He covers sutebari 捨て針釣り, and sasoi 誘い釣り, demonstrated a little differently than in the first video. And after showing a diagram of casting distance with a 3.6m rod with 3.6m line. There are a series of instructions wherein he stands in what I would call a martial arts t-stance. And either leans forward or backwards with weight on his rear leg as he makes several cast, I assume to illustrate that is the best way to control the point where the fly splashes down. I would say his casting stroke looks different from what I have seen in more recent videos, but whose casting stroke wouldn’t change over 23 years? A fun video to watch. he must have been about 55 y.o. when it was made, and about 78 y.o. now. Worth the price. I’m just disappointed I managed to damage the tape.

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I think that this tying method


That’s certainly a bummer David, sorry to hear that. Despite that thanks for sharing so much detail from the video.

Well, you know. It’s not the end of the world. 98% of the tape still plays perfectly. But it is like letting some nutjob with a Sharpie into the art museum, and when all seemed normal he suddenly slashed four broad strokes across the van Gogh.

His completed kebari looked a lot like that one.

But, he used a different tying method, and it was a different color feather.
He cut barbs from the feather that looked like this one:

And tied in the two pinches of barbs like the two on the left.
Use only 左側・2羽毛

冨士弘道先生のテンカラ講座 [ Fuji Hromichi sensei no Tenkara kōza] Fuji Hiromichi Sensei’s Tenkara Lecture.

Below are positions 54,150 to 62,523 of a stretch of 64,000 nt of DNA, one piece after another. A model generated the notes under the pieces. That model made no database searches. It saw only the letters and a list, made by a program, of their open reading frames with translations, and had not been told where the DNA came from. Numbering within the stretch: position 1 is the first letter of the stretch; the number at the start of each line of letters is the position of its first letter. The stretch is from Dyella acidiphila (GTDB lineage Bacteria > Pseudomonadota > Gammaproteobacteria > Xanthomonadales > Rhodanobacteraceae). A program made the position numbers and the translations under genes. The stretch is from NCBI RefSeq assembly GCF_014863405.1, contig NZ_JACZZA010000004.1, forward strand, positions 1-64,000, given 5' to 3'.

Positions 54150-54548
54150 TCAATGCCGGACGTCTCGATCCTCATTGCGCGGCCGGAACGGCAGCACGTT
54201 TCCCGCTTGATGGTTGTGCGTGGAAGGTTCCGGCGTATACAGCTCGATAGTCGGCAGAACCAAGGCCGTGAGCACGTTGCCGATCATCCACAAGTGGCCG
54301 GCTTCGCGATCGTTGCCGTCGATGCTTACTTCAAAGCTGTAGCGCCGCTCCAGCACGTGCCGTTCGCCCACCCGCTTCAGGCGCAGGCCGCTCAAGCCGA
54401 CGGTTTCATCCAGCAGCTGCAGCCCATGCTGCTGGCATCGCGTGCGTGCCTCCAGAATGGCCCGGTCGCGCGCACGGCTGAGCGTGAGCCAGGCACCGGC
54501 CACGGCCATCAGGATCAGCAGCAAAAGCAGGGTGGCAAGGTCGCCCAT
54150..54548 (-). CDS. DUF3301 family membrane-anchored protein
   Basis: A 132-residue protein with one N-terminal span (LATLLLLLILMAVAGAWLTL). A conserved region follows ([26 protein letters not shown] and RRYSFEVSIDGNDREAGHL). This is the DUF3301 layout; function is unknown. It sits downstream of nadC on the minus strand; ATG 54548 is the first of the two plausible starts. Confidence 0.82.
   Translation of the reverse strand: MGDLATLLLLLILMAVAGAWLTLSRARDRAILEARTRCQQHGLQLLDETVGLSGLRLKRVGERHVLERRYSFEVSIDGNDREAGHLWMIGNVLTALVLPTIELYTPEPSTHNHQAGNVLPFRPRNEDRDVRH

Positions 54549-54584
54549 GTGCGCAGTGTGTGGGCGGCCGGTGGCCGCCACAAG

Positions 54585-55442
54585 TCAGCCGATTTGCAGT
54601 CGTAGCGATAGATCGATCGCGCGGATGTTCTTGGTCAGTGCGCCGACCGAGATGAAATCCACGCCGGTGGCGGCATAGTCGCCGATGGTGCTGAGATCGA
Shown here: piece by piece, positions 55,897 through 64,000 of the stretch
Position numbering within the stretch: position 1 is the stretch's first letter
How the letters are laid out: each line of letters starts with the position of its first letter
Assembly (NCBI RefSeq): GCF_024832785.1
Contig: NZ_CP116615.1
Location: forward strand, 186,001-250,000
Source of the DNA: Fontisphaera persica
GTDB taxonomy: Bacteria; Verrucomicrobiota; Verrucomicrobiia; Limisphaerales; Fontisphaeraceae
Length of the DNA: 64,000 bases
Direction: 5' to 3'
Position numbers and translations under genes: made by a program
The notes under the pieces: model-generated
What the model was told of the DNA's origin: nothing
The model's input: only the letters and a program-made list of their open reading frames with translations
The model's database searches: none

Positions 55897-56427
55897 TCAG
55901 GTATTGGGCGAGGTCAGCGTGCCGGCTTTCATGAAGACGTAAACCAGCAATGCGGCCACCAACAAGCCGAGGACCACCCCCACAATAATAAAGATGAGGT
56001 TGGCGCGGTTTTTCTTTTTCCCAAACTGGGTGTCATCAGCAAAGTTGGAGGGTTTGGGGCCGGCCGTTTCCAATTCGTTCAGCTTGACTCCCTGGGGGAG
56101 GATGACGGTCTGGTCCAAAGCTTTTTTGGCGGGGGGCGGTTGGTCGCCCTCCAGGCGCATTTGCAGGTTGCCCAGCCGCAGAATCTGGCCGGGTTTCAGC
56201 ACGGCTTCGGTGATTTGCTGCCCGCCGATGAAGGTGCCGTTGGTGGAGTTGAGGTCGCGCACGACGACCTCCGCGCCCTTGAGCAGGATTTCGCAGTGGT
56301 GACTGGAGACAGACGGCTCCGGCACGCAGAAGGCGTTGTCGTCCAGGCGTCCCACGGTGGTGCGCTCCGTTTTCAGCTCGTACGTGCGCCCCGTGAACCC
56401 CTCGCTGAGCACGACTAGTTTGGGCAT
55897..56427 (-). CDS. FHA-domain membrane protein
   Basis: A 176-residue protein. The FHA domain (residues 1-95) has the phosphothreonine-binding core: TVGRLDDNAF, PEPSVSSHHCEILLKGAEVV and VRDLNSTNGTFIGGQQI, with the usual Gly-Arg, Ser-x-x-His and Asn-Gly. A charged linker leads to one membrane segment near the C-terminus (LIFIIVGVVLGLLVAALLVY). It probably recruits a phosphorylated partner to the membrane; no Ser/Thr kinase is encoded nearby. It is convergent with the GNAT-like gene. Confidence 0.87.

Of course the 13 page document is written in Japanese, and a bit difficult to translate, and a little dated being written in 2007. But still even without knowing much Japanese it is a fun document to look through.

Except for the Gamakatsu website this is the only place where I have seen anything written online about rod moment. (page 2) [but Eddie Yamakawa is the first person I recall to write about rod moment on the TUSA forum]. He doesn’t make any recommendations about Moment values, only stating that generally rod Moment (torque) will be proportional to rod length, but there are exceptions.

And on pages 7, 9, 10, 11. He list or demonstrates the three hackle orientations; Futsū, Sakasa, `-Jun kebari’ 「普通毛バリ 」「逆さ毛バリ」「順毛バリ 」.

Worth a look in my opinion for those reasons alone. Unfortunately lately I have started noticing broken links on the…tenkarakai website. Therefore is you like this pdf document you might want to save it just in case the link to it also becomes broken in the future.

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Thank you dwalker
I saved pdf

I took the knife to my first attempts at tying a kebari using duck feathers for the hackle, applying them to the kebari using the same method Fuji-san demonstrated in Modern Tenkara part 2 video. I think I am finally getting the hang of the method. After learning to keep the barbs aligned so that both pinches of feather barbs extend the evenly. The other tricks are : don’t wrap on a base layer of thread beyond the steeply tapered head, and don’t trim the waster off in the middle of the hook shank. Leave it long enough to reach the bend of the hook to help fill in the body thickness.

First try that was kept. Gamakatsu R 10 B #12 hook.

Last one, Oni hook, # 12.

Duck feathers, red and cahill thread.


AWESOME, is all I can say. :smile_cat:

Thank you.